Snapshot Graphics Rendering


(Chuckl) #1

I would like to use Ruby to render a screenshot of a 3D environment.
No concern for interactivity, frame rates, hardware acceleration, etc.
Instead I’d like to dynamically construct a 3D space with Ruby objects
at run time, and then call a “save to disk” function that would render
the space and save it as a PNG.

I’ve considered writing Ruby code to output POV-Ray source (.AOI), and
then spawning a POV-Ray process to actually render. But maybe there is
a better, more Ruby-esque way?

Thank you for your help, oh Ruby Monks.

Killian

(eg) #2

Killian wrote:

I would like to use Ruby to render a screenshot of a 3D environment.
No concern for interactivity, frame rates, hardware acceleration, etc.
Instead I’d like to dynamically construct a 3D space with Ruby objects
at run time, and then call a “save to disk” function that would render
the space and save it as a PNG.

I’ve considered writing Ruby code to output POV-Ray source (.AOI), and
then spawning a POV-Ray process to actually render. But maybe there is
a better, more Ruby-esque way?

Thank you for your help, oh Ruby Monks.

Killian

What about using OpenGL?


(dhtapp) #3

“eg” eg@jnk.jnk wrote in message news:0UkYb.536824$X%5.322859@pd7tw2no…

Killian wrote:

I would like to use Ruby to render a screenshot of a 3D environment.
No concern for interactivity, frame rates, hardware acceleration, etc.
Instead I’d like to dynamically construct a 3D space with Ruby objects
at run time, and then call a “save to disk” function that would render
the space and save it as a PNG.

I’ve considered writing Ruby code to output POV-Ray source (.AOI), and
then spawning a POV-Ray process to actually render. But maybe there is
a better, more Ruby-esque way?

Thank you for your help, oh Ruby Monks.

Killian

What about using OpenGL?

I’ve been fiddling with some of the same concerns as Killian. At this
point, I’m using Ruby to generate POV source, since I don’t know that much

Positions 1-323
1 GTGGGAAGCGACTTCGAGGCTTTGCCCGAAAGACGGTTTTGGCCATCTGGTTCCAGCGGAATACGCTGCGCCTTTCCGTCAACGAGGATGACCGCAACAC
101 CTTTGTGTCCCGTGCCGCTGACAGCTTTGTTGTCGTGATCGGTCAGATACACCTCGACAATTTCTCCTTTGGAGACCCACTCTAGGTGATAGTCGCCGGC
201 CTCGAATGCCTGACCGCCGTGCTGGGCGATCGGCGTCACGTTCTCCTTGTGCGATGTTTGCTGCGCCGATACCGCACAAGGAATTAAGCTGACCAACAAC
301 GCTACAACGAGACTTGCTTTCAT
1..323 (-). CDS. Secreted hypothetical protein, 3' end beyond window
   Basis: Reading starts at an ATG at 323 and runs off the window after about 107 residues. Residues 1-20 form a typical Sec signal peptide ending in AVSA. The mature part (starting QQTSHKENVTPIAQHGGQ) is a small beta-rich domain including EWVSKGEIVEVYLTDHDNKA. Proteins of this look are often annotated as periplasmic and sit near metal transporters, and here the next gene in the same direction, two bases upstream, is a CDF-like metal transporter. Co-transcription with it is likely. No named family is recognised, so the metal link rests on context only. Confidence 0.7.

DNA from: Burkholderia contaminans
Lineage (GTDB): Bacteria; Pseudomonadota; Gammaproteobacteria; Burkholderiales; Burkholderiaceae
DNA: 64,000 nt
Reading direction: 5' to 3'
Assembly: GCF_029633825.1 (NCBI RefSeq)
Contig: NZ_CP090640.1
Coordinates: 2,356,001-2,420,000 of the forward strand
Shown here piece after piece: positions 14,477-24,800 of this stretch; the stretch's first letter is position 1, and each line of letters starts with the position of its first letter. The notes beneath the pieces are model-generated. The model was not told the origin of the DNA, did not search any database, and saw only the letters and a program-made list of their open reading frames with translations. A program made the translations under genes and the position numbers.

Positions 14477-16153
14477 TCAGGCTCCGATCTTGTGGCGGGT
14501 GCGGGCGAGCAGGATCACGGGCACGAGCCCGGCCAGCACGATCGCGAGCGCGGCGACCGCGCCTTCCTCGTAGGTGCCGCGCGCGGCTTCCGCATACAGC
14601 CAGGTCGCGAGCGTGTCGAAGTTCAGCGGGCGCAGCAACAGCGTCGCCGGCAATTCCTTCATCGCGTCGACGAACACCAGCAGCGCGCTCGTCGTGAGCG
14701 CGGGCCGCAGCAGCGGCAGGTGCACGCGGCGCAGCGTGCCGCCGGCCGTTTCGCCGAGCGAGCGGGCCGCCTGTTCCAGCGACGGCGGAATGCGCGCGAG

about OpenGL. Like Killian, I have no need of real-time rendering. I guess
my big concern would be texturing, if one needs it: ease of using the POV
community’s tremendous library of predefined textures aside, does OpenGL
offer reasonably broad and easy texturing API?

Thanks!

  • dan

(eg) #4

dhtapp wrote:

“eg” eg@jnk.jnk wrote in message news:0UkYb.536824$X%5.322859@pd7tw2no…

What about using OpenGL?

I’ve been fiddling with some of the same concerns as Killian. At this
point, I’m using Ruby to generate POV source, since I don’t know that much
about OpenGL. Like Killian, I have no need of real-time rendering. I guess
my big concern would be texturing, if one needs it: ease of using the POV
community’s tremendous library of predefined textures aside, does OpenGL
offer reasonably broad and easy texturing API?

Thanks!

“easy” is a always a matter of opinion, so I have a hard time answering
that.
I am not an OpenGL expert (as I usually use other API’s), but there are
lots of tutorials and examples, which I am sure you could use to quickly
form an opinion for your needs.

For example, see:
http://www.gametutorials.com/Tutorials/OpenGL/OpenGL_Pg2.htm

Or just google on “how to texture opengl” and see lots of hits.


(Chuckl) #5

“easy” is a always a matter of opinion, so I have a hard time answering
that.
I am not an OpenGL expert (as I usually use other API’s), but there are
lots of tutorials and examples, which I am sure you could use to quickly
form an opinion for your needs.

For example, see:
http://www.gametutorials.com/Tutorials/OpenGL/OpenGL_Pg2.htm

Or just google on “how to texture opengl” and see lots of hits.

Thanks for your feedback. Which Ruby to OpenGL bindings would you
recommend? (I’m working on Linux and Solaris.)